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442 Vet Yamamoto Passed Over by Palo Alto School Board

By March 28, 2018July 27th, 2020No Comments

Opponents of Naming a School After the Nisei Prove Victorious

Staff report

The Palo Alto Unified School District’s five-member Board of Education voted unanimously late Tuesday night to honor Ellen Fletcher, a former councilwoman, and Frank S. Greene Jr., an African American entrepreneur, in the drive to rename a pair of local middle schools.

Lawson Sakai, who served in the 442nd RCT, speaks March 27 in favor of renaming one of two Palo Alto, Calif., middle schools in honor of Palo Altan and fellow 442 vet Fred Yamamoto, who was killed in combat during WWII. (Photo: Brad Shirakawa)

The vote appears to have ended the bid to name one of the middle schools after Palo Altan Fred Yamamoto, who volunteered from a concentration camp for Japanese Americans to serve in the Army during WWII. He was  killed in action as a member of the 100th Battalion/442nd Regimental Combat Team.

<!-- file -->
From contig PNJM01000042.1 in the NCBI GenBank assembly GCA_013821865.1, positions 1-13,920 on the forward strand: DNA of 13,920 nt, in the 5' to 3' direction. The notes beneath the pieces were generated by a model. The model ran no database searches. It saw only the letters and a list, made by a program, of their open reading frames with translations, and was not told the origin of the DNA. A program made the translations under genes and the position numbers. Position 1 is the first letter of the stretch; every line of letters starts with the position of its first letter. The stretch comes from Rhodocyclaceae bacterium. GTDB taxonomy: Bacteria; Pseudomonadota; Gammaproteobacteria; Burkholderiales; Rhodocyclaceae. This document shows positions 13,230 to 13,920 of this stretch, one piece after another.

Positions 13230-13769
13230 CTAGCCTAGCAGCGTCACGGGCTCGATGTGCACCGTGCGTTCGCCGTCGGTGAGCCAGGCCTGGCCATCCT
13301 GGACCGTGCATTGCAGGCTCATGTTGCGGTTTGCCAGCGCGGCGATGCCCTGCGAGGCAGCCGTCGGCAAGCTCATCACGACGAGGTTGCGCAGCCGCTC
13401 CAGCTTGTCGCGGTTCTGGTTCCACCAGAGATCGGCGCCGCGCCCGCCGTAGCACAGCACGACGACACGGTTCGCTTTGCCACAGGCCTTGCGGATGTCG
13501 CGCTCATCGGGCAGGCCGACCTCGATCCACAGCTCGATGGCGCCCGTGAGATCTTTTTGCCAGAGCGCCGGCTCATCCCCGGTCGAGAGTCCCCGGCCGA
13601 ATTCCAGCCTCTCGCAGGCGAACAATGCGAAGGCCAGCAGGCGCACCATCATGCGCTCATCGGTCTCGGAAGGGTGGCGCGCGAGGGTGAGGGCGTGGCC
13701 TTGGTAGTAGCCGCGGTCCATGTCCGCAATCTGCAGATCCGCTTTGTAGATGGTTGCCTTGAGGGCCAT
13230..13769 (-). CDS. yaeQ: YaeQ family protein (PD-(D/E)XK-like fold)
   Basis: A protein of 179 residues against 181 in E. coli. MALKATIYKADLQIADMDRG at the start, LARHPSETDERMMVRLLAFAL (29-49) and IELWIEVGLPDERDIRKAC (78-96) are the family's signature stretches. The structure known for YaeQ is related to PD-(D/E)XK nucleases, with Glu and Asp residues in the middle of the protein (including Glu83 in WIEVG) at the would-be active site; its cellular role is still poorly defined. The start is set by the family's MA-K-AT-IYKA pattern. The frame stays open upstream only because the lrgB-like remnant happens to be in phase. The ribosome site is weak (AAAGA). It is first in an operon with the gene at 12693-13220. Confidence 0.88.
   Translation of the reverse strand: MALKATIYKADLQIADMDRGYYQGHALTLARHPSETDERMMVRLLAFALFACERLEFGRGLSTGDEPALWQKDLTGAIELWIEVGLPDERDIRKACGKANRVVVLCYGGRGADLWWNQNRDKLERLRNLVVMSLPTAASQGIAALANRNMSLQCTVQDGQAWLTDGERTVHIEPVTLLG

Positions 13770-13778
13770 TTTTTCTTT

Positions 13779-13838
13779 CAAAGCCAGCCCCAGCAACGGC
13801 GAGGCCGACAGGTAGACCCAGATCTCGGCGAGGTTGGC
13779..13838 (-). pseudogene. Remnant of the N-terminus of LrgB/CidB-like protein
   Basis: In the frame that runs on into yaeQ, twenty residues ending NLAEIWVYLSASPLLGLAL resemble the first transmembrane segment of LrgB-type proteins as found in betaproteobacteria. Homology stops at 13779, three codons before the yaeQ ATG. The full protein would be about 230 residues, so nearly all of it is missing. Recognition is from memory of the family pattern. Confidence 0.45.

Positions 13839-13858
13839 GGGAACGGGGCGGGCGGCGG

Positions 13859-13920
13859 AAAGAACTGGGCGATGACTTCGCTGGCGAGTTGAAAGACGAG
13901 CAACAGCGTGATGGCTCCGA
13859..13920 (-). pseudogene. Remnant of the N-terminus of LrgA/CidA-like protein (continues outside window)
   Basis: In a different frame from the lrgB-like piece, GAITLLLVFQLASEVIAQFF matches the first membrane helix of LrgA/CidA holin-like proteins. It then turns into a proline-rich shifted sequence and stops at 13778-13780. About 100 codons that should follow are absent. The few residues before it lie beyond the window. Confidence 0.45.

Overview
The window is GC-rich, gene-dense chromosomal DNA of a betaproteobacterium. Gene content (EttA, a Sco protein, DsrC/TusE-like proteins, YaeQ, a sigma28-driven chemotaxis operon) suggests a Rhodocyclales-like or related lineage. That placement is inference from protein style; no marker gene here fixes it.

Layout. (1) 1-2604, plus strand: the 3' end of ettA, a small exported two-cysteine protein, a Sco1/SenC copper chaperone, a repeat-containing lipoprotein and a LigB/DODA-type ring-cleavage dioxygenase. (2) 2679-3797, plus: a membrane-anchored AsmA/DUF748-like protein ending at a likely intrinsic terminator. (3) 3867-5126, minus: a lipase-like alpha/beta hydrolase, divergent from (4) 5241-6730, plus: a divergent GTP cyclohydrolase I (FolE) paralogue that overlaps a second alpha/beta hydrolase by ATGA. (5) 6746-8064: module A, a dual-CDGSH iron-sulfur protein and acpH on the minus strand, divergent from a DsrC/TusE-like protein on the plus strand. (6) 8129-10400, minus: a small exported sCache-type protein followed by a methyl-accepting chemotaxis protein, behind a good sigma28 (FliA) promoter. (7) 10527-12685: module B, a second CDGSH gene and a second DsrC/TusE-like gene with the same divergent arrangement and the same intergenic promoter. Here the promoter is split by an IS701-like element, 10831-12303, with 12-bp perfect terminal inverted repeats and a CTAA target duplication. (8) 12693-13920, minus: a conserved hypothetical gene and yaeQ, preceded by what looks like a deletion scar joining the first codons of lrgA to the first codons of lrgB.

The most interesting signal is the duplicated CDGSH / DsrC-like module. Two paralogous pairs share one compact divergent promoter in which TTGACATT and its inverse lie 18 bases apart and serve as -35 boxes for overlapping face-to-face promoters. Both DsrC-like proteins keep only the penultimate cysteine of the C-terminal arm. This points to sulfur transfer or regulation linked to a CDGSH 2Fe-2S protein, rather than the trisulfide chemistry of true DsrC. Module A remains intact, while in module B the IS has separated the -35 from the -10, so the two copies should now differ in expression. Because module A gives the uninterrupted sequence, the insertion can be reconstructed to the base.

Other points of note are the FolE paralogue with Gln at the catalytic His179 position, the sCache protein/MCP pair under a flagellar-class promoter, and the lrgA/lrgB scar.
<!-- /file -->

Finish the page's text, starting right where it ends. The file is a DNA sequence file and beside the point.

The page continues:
Although Yamamoto had at one point in the process been said to be the No. 1 contender among the six finalists and two place names, vocal opposition by some local residents that appeared to be comprised mostly of recent immigrants from the People’s Republic of China apparently succeeded in blocking the bid to rename the school after Yamamoto.

The reason given was that he shared the same last name as Isoroku Yamamoto, the Japanese admiral who planned the attack on Pearl Harbor in the then-U.S. territory of Hawaii. Opponents claim the Yamamoto surname was anathema to Asians from China, Korea and Southeast Asia.

Both the Japanese American Citizens League and the local chapter of the OCA (Organization of Chinese Americans) wrote letters to the PAUSD Board of Education in support of having one of the schools named after Fred Yamamoto. The national office of OCA, meantime, released its own letter in support of renaming the school after Fred Yamamoto.

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